When withdrawing a large amount of money, do your best to keep things discreet. Keep that cash separate from any other cash or cards you’ll need to display publicly to make a purchase, if necessary.
You’ll also want to think about what you’re going to carry the money in. It might be a good idea to avoid holding the cash in a simple envelope, as thieves will have a keen eye for that. If you have a secure pocket inside a bag, or an internal pocket in your coat, that could be safer.
Frequently Asked Questions
How much cash can you pull out of a bank at once?
There are specific limits set for both ATM withdrawals and debit card purchases. However, if you are making a formal withdrawal at your bank with a cashier, you can choose to withdraw as much of your own money as you wish.
Just keep in mind that any withdrawal request over $10,000 will trigger an IRS report, and large withdrawals may take your bank several days to process.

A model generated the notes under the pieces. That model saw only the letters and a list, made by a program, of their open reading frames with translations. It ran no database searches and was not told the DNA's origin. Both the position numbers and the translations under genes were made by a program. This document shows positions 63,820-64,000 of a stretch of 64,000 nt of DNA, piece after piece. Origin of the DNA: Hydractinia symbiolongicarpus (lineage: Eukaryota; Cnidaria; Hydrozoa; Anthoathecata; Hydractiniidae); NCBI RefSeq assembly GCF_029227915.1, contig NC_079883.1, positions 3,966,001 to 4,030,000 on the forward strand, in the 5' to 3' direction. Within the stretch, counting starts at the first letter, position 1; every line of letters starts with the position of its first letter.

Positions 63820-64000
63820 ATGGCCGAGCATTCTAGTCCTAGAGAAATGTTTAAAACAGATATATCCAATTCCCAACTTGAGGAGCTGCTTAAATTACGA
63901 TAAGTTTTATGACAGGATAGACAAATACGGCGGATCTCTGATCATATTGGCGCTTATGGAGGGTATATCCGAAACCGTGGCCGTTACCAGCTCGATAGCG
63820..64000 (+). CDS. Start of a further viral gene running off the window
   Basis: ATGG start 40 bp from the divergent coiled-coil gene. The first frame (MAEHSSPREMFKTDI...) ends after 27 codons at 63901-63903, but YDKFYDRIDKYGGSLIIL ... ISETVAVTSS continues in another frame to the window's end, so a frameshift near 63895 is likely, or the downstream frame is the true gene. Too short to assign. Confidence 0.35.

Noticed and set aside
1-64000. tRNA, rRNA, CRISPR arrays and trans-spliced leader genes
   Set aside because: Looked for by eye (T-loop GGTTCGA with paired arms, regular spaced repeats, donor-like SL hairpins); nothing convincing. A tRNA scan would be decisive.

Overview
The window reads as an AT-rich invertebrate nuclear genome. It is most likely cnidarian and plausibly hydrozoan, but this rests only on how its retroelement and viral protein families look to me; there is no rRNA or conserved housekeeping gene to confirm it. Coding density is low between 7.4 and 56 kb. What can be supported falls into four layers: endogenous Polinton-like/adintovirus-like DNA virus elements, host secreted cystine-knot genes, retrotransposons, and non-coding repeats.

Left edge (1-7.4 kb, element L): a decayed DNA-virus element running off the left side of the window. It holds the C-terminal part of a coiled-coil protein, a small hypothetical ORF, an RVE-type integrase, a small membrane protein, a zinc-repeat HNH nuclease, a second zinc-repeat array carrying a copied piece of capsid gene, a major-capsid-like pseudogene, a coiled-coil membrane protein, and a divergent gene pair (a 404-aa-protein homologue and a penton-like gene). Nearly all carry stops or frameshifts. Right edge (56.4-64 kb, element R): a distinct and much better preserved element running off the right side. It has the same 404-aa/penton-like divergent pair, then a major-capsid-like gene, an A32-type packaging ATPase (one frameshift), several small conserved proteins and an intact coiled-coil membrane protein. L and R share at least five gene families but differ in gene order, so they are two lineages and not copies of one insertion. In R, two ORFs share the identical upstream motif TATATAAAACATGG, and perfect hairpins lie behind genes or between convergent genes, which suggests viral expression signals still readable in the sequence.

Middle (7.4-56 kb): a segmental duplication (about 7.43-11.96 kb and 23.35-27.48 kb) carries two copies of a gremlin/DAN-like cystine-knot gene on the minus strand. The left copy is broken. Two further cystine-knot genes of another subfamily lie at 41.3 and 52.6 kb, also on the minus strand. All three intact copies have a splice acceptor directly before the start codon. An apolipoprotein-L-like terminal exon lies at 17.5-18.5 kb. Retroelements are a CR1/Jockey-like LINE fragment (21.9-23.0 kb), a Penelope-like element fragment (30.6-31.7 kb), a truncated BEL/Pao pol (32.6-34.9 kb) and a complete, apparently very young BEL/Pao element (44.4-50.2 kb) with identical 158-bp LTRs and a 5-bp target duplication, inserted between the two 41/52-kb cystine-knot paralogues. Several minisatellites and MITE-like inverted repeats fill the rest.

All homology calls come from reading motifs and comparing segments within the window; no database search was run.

Can I withdraw $20,000 from my bank?
Yes, you can withdraw $20,0000 from your bank account, as long as you have it. But depending on the nature of your account and your relationship with your bank, you’re likely to have to wait a few business days to receive that amount in cash.
Your bank may also have specific policies triggered by a large withdrawal like that, so you may have to answer further questions in order for the withdrawal to be approved.
How much cash can you withdraw without getting reported to the IRS?
Withdrawal requests of $10,000 or more must be reported to the IRS for safety reasons. Banks also look for staggered withdrawals, so even two withdrawals of $5,000 over a few days may trigger a safety protocol.
Why would my bank ask me questions about withdrawing cash?
The Bank Secrecy Act obligates all banks to report any withdrawals of $10,000 or more to the IRS. To meet that obligation, a bank teller may have to ask a customer certain questions on the IRS form.
If a teller asks you questions about a large withdrawal, they’re simply doing their job. As long as you can provide clear answers, you won’t have any problem with your withdrawal.